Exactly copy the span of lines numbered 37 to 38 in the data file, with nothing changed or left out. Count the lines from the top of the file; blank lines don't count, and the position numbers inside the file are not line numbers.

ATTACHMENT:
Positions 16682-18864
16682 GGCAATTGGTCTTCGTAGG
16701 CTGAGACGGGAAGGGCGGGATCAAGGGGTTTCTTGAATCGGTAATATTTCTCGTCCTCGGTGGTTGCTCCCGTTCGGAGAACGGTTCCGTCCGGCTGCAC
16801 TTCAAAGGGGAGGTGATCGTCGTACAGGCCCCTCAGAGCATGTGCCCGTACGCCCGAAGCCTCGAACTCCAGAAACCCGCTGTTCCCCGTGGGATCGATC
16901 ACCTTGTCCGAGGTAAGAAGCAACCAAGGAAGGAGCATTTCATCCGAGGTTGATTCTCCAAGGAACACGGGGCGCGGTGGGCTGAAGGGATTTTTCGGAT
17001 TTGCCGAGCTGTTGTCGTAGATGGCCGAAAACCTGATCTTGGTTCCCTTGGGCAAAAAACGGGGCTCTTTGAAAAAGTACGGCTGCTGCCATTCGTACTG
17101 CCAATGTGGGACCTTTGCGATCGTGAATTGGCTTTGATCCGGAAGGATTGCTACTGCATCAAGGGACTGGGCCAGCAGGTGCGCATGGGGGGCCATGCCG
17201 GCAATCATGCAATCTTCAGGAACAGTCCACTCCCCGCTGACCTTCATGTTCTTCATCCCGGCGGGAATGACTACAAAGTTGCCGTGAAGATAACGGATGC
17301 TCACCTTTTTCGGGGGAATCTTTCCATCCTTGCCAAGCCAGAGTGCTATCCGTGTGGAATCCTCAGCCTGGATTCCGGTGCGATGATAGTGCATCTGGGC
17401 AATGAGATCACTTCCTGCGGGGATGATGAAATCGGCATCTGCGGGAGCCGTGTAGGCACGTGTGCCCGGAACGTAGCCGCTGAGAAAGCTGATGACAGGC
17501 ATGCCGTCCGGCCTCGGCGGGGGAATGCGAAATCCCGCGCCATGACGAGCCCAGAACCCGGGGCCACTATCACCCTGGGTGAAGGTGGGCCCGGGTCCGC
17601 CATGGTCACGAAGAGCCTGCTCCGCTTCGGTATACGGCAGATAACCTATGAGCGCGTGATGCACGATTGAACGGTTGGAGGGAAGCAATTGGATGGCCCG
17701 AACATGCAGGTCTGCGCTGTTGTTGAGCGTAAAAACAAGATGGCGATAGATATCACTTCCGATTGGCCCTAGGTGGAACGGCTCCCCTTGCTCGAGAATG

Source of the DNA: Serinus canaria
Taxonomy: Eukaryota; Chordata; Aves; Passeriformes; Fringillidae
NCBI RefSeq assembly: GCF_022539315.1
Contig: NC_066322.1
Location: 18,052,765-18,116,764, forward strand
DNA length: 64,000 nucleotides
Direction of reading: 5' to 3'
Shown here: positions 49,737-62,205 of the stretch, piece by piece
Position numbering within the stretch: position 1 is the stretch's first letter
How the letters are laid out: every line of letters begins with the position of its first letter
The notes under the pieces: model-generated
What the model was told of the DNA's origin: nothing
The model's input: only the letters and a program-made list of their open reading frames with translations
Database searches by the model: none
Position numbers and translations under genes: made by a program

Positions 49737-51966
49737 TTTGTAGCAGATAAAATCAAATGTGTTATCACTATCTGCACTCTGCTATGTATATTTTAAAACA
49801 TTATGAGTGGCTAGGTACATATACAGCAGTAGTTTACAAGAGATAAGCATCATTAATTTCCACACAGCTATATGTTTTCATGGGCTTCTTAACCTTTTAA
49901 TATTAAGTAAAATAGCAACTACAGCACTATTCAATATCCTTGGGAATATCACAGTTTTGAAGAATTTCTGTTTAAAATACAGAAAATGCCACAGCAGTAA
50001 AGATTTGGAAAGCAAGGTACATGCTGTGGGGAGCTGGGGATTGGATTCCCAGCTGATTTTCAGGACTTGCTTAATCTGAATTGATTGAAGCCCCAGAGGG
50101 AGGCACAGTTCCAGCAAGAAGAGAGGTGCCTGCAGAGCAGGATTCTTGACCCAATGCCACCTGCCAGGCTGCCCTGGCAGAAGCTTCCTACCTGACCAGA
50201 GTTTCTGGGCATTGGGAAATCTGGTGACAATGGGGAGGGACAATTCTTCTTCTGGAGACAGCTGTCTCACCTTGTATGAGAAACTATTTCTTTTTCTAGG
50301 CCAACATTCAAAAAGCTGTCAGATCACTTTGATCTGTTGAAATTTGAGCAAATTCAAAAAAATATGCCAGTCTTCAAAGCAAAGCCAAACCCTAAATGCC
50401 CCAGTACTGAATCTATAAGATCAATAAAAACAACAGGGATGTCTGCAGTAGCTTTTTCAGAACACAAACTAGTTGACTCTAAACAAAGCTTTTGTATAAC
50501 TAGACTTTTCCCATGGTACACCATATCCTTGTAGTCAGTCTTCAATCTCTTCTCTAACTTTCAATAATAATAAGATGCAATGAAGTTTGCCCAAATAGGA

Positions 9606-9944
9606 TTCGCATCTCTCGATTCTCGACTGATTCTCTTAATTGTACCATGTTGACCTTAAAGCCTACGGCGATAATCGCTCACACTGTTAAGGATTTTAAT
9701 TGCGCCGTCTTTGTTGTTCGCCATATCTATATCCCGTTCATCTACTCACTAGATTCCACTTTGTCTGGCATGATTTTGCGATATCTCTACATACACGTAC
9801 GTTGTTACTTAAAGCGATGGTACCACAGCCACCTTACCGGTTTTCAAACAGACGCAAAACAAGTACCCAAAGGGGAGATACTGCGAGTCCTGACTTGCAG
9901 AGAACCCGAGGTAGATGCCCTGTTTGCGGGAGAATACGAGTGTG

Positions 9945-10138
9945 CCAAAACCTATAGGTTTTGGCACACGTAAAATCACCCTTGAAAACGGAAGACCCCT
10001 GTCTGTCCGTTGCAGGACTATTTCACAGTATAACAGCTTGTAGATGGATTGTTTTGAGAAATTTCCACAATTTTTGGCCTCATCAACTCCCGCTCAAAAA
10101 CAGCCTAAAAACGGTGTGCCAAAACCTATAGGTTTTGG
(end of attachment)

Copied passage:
50401 CCAGTACTGAATCTATAAGATCAATAAAAACAACAGGGATGTCTGCAGTAGCTTTTTCAGAACACAAACTAGTTGACTCTAAACAAAGCTTTTGTATAAC
50501 TAGACTTTTCCCATGGTACACCATATCCTTGTAGTCAGTCTTCAATCTCTTCTCTAACTTTCAATAATAATAAGATGCAATGAAGTTTGCCCAAATAGGA